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JenkinsD
06-08-2012, 10:15 AM
Okay so here is my dilemma. I wrote a script that is getting some serious interest as a studio film. I really want to direct, however since it would be my first feature the word I'm getting is it is a really tough sell. I have directed short films, and my last was very well received at a top tier festival. So my question is how hard do I fight to stay attached? I could try to go the indie route but the film deserves a bigger budget...

Thanks for any advice...

Johnny Boy
06-08-2012, 11:07 AM
I think this is a question only you can answer.

SoCalScribe
06-08-2012, 11:10 AM
Okay so here is my dilemma. I wrote a script that is getting some serious interest as a studio film. I really want to direct, however since it would be my first feature the word I'm getting is it is a really tough sell. I have directed short films, and my last was very well received at a top tier festival. So my question is how hard do I fight to stay attached? I could try to go the indie route but the film deserves a bigger budget...

Thanks for any advice...

What's more important to you, selling the script or directing the movie? In every negotiation, there are always dealbreaker terms. If selling the script is more important, you have to be willing to give up the directing if it becomes a dealbreaker for the company to let you direct (i.e. if you insist on directing, they won't buy the project). If directing the movie is more important, you have to be willing to say, "Okay, if that's a dealbreaker, then I guess we don't have a deal." That means no money for the script, no more company support for the project, etc.

How hard you fight is not the issue (you should always fight hard for what you want)... figuring out what's more important to you (script sale or directing) is the issue because that will determine at what point you need to compromise to get what you want.

Juno Styles
06-08-2012, 01:10 PM
It is a tough sell when all you've done is short films no matter how well received it was. It's more of a gamble for them because you haven't been "tested" yet directing a feature film where there are a hundred more places you can f%*k up. On the flip side, until you direct that first feature film with name talent (and not a micro budget feature either) then you will always have to play this game when dealing with a studio. Personally I think you should negotiate as hard as you can to direct until you get their final offer. If they're really trying to buy the script you're in a win-win situation regardless. Good luck.

holly
06-08-2012, 02:00 PM
heres the thing - you can't do it tepidly. you can't toss out the idea that youd really like to direct, if they'd consider that. youve got to be absolutely, resolutely (but politely and collaboratively) confident that you're the guy to direct it. and only you.

impossible things happen all the time. im the girl that sold my first script and i ran my first series. i also once had a job where i decided if first time directors should direct their own scripts.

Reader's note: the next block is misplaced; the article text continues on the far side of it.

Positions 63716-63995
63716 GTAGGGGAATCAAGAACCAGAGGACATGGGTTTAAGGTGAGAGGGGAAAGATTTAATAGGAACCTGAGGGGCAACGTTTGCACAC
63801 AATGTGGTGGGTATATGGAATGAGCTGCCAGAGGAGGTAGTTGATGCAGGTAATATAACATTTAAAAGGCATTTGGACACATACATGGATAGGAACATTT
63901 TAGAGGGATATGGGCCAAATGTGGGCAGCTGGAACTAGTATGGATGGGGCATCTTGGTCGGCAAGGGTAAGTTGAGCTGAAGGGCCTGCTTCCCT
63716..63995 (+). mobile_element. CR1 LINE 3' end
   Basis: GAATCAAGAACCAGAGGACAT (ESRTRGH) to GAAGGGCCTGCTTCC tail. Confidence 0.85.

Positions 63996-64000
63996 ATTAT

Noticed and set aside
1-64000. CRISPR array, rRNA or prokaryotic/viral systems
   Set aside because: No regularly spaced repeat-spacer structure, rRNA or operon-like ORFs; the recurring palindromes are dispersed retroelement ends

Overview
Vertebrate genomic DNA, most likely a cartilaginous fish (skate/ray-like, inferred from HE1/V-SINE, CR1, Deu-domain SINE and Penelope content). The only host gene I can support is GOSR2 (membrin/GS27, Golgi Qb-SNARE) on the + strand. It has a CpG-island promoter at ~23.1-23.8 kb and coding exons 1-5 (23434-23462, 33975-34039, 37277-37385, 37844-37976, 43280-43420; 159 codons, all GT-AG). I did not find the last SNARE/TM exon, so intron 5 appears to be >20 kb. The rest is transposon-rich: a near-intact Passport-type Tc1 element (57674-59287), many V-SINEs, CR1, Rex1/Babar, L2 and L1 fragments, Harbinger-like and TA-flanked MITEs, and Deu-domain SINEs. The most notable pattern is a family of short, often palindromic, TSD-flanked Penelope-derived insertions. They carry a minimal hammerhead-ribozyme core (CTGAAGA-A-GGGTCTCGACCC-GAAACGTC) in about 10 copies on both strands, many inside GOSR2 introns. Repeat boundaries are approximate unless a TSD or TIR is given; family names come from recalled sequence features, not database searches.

what they want to see is total confidence. you can't waver in any way and you've got to answer every question tossed at you perfectly. many first timers have made excellent first features. they know this. be that guy. self assured, confident. have the conversation with every buyer. if everyone says no, you can still sell the script. good luck.

JoeDonBaked
06-08-2012, 02:19 PM
Direct the next one.

Geoff Alexander
06-08-2012, 03:58 PM
heres the thing - you can't do it tepidly. you can't toss out the idea that youd really like to direct, if they'd consider that. youve got to be absolutely, resolutely (but politely and collaboratively) confident that you're the guy to direct it. and only you.

impossible things happen all the time. im the girl that sold my first script and i ran my first series. i also once had a job where i decided if first time directors should direct their own scripts.

what they want to see is total confidence. you can't waver in any way and you've got to answer every question tossed at you perfectly. many first timers have made excellent first features. they know this. be that guy. self assured, confident. have the conversation with every buyer. if everyone says no, you can still sell the script. good luck.

GOLD!

holly
06-08-2012, 04:10 PM
Direct the next one.

part of the confidence and self assuredness they want to see in any director is evidenced in someone who has the balls to know they are ready, right now. your odds arent a whole lot better on the second one, frankly. and there may not be one.

Levenger
06-08-2012, 04:23 PM
You're better off trying to impress whichever producer first and having them back you if they feel you could do it.

ATB
06-08-2012, 04:24 PM
What about putting together a teaser? Kinda like what the writers of Grimm Night did... It would give a sense of what you could do with this story.

Then again, your shorts (if in the same genre) should give them an idea of what you're capable of...

JoeDonBaked
06-08-2012, 04:38 PM
part of the confidence and self assuredness they want to see in any director is evidenced in someone who has the balls to know they are ready, right now. your odds arent a whole lot better on the second one, frankly. and there may not be one.

There's always Kickstarter, folks.

TravisPickle
06-08-2012, 10:10 PM
I say... buckle up, hit the craps table, and grab the bull by the balls, baby.